Biography of Henry Clay Carter

Born and reared far away in the Southland, and when the dread cloud of civil war overspread the country following his convictions through the terrible struggle, facing death on many a hard-fought field and enduring untold hardships and privations in camp and on the march, Henry C. Carter, of Garfield county, this state, one of the prosperous and progressive ranch and cattle men in the neighborhood of Newcastle, knows much of our great country’s history from actual experience and observation under circumstances most likely to make lasting impressions and heighten the pleasures of peaceful enjoyment of its boundless opportunities and the products of its prolific soil. He first saw the light of this world in Chesterfield county, South Carolina, on April 6, 1844, and is the son of Simon and Margaret (Seals) Carter, the former born in South Carolina and the latter in North Carolina. They passed their lives in the Carolinas, where they were engaged in farming, raising corn and cotton, and enjoying a modest prosperity until the war came. The father was an ardent devotee of the section in which he lived and heartily supported the Democratic party in politics. There were seven children born in the household, of whom three are living, Henry C., of this sketch, Robert, a resident of South Carolina, and Simon, living in the vicinity of Newcastle. The deceased children are Alexander, who died in 1854, George, who was wounded in the battle of Shiloh and died in Duke’s Hospital in Mississippi, and Gilbert and Debbie. Henry was educated at the district schools of his home neighborhood, remaining with his parents until he reached the age of twenty-one except during the period of the Civil war. When that broke out he enlisted in Company F, First Infantry of the Confederate army, and his service to the cause did not cease until the lst flag of the Confederacy went down in everlasting defeat. He was taken prisoner at Smith’s plantation in 1865 and paroled at Heart’s Island in New York state in June of the same year. He then returned to northern Alabama, and in the ensuing fall moved to Arkansas. There he worked on farms for wages three years, in 1868 going to Lawrence county, Missouri, where he remained until 1870. At that time he began to learn the carpenter trade, which he followed at various places for a number of years, working at it in Erath county, Texas, a year, then at Fort Griffin, where he was also a post trader and contractor. In 1872 he was at Dallas for a time, and in November, 1873, came to Colorado. In 1875 he helped to build the Malta Smelter Company’s plant at Leadville, and after wandering about two years, working at his trade, returned there in 1877, at which time there were but three white women in the camp. Remaining there until 1881, he took up ranch work for Mr. Hayden, mined and prospected and worked at his trade, there, in South Park and elsewhere, until the winter of 1883-4, when he came to his present location in Garfield county. On June 12, 1884, he took his present ranch, a pre-emption claim of one hundred and sixty acres, which was full of wild sage brush at the time. He has improved the place and brought a considerable portion of it to advanced cultivation, fourteen acres being set out in choice fruit which is considered the best in the county, including apples, peaches, pears, plums, grapes and small fruits. He also raises good crops of hay and grain. The ranch is three miles west of Newcastle and is well supplied with water.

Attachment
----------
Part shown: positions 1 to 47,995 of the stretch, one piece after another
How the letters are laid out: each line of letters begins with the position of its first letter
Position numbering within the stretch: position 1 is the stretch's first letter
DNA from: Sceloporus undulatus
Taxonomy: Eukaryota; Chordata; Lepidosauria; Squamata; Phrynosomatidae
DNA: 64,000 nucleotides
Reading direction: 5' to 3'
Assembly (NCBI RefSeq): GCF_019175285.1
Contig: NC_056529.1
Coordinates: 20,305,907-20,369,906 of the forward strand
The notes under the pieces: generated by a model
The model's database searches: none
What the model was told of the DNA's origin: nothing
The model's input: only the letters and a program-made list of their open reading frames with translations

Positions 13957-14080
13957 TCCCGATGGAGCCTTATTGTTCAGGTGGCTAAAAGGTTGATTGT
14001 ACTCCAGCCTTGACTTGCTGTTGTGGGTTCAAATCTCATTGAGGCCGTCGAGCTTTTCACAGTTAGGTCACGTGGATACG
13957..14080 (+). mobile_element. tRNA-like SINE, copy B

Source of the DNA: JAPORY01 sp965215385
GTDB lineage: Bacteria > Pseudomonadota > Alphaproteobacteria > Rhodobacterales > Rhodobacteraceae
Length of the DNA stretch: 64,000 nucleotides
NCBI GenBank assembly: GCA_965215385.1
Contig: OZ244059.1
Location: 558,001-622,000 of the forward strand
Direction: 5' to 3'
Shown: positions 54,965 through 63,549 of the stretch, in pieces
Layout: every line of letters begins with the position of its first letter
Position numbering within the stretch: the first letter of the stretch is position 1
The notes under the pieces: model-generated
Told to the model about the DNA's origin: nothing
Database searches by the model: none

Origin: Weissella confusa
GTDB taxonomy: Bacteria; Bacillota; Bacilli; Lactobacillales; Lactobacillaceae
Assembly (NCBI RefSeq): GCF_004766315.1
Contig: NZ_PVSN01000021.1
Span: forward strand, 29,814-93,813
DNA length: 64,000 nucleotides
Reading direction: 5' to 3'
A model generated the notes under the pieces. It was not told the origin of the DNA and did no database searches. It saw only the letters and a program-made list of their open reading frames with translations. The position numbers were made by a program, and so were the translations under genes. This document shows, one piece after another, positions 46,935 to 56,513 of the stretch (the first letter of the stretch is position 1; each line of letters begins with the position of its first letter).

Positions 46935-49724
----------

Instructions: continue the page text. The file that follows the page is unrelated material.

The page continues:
On November 26, 1904, Mr. Carter was united in marriage with Miss Dora Priddy, a native of DeKalb county, Missouri, daughter of Strawder and Ellen (Patton) Priddy, the former a native of Ohio and the latter of Pennsylvania, who were married in Ohio and soon after went to Missouri. In 1880 the family moved to Pueblo, Colorado, where Mrs. Priddy soon after died. The father was a soldier in the Union army during the Civil war, serving in an Ohio regiment.


Source: Bowen, A. W. Progressive Men of Western Colorado. Chicago: A. W. Bowen & Co., Publishers. 1905.


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